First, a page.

About Kibbutz Ketura

Kibbutz Ketura is a cooperative kibbutz, a green oasis located in the southern Arava valley, between the yellowish Negev Mountains in the West and the reddish-purple Edom mountains in the east, some 50 kilometers/31 miles north of Eilat.  


The kibbutz was established in 1973, shortly after the end of the Yom Kippur War.  The founding group was comprised of some 30 American youngsters, graduates of the Young Judea youth movement.  The first few years were very challenging, but the years brought many new members to the kibbutz - new immigrants from around the world and idealistic Sabras, some of whom were graduates of  the Israeli Scouts movement.  Today, Kibbutz Ketura is the second largest community in the Southern Arava, with some 150 members, half of whom are from North America, and 200 children.


For many years, the kibbutz economy was based almost exclusively on agriculture and income from members working outside the kibbutz.  Today, it  is based on diverse branches including:

Our date grove, where we grow two main strains: Medjool and Deglet Noor. Our .Our educational tourism branch:  Keren Kolot.

The kibbutz is a partial owner of the Arava Power Company (APC), a solar power company, and the kibbutz is home to the first solar field in the country.

The kibbutz is partial owner of Algatechnologies, a factory situated on the kibbutz that produces a powerful antioxidant extracted from algae, for the international nutritional supplements and cosmetics markets. 
In addition, the kibbutz is home to the Arava Institute for Environmental Studies (AIES), an academic institute affiliated with Ben Gurion University.

The students at AIES hail from Israel, the Palestinian Authority, Jordan and around the world, in line with the Institute's motto  that "nature knows no boundaries" and its belief that environmental studies can serve as a tool for creating bridges, dialogue and peaceful coexistence in the Middle East.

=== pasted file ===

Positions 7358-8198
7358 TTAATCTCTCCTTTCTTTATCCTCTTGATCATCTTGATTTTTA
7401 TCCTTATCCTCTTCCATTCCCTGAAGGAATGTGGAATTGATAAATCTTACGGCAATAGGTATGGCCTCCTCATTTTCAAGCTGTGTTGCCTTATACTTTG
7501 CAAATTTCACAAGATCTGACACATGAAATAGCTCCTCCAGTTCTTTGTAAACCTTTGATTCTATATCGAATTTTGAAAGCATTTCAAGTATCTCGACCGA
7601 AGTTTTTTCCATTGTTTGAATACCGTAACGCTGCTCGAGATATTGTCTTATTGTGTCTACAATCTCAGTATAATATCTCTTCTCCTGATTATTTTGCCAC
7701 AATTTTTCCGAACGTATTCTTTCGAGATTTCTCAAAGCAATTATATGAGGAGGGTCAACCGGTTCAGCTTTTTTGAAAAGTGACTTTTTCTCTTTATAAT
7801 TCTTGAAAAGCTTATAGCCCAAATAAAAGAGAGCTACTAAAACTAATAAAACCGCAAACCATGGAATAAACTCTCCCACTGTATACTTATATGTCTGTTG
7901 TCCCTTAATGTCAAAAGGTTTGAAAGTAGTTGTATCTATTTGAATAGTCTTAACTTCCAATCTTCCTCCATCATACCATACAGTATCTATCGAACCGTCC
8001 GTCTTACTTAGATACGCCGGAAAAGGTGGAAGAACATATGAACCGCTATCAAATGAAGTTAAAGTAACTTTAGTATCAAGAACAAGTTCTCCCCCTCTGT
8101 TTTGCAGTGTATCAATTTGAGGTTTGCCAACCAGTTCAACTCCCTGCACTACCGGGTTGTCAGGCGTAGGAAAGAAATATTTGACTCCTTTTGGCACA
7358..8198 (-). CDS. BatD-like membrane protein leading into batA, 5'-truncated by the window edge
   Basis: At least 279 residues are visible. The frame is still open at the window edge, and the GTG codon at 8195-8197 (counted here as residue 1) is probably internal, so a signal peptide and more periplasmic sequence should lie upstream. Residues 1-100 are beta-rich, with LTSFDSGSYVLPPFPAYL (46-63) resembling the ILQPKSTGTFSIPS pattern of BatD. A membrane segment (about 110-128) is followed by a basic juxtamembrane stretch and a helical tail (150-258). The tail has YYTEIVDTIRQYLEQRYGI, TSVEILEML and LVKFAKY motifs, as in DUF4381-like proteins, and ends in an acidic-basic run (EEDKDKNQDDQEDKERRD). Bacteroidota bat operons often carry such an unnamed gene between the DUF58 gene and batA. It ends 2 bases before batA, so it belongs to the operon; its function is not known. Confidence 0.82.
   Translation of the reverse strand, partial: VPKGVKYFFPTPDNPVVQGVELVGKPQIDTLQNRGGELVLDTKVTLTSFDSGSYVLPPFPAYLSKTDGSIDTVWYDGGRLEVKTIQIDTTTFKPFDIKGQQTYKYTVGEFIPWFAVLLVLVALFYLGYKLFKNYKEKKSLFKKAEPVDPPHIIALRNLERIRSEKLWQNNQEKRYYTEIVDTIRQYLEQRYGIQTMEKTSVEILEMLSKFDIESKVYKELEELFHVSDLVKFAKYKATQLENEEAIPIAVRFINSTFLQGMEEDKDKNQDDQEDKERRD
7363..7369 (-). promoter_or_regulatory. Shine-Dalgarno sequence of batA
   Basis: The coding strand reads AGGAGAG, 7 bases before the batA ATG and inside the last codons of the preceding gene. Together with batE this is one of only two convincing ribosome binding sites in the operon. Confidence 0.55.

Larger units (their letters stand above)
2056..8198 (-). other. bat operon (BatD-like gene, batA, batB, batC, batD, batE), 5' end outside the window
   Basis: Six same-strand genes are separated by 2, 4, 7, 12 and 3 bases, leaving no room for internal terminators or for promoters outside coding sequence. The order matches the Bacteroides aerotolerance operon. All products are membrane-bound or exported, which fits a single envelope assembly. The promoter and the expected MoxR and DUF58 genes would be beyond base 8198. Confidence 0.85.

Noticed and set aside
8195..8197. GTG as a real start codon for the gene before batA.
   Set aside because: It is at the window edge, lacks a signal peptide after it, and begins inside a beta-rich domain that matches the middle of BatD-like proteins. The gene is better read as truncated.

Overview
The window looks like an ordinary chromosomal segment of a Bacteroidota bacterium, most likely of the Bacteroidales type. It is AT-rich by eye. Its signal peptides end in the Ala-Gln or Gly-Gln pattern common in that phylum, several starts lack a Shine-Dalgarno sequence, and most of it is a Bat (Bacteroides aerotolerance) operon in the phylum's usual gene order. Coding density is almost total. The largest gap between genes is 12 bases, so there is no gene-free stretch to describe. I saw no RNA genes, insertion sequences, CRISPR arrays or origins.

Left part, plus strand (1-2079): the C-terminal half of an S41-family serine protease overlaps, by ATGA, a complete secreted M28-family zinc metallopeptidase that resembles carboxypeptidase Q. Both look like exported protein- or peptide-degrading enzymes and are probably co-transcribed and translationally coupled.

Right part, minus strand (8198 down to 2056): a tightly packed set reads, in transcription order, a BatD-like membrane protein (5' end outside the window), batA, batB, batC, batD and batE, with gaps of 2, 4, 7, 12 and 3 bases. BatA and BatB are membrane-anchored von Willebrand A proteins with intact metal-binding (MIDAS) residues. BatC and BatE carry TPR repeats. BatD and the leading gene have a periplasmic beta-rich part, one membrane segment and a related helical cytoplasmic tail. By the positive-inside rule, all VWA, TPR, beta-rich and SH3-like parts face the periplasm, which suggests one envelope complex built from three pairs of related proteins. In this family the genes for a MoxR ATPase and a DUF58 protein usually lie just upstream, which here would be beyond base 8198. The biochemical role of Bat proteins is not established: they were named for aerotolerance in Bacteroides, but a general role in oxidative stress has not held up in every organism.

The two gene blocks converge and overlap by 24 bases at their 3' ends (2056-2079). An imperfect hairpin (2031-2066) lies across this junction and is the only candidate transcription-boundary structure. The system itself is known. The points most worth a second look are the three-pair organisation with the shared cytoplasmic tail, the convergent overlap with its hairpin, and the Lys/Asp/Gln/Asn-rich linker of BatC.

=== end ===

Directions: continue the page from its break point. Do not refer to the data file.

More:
Preschools and kindergartens are located on the kibbutz, and students in
grades 1-12 study at the Ma'aleh Shaharutregional school in nearby Kibbutz Yotvata. The kibbutz puts an emphasis on education and supports its members' children so that they may acquire a university education. 


Ketura is a traditional, egalitarian and pluralistic kibbutz.  
It is home to observant and non-observant members, all living according to their own beliefs.  The Shabbat and kashrut are observed in the public areas (the dining hall, members lounge, community center, pool, etc.), but members do as they please in their own homes.   Festivals are celebrated in a traditional fashion, and the synagogue enjoys a thriving congregation.  Synagogue services on Ketura include the full participation of women in all aspects, a fairly strict adherence to traditional liturgy and no attachment to any one stream of Judaism.



Equality is not limited to the Synagogue, and is evident in every decision-making body and economic branch of the kibbutz.There is total equality in the realms of leadership, work and the kibbutz's social fabric.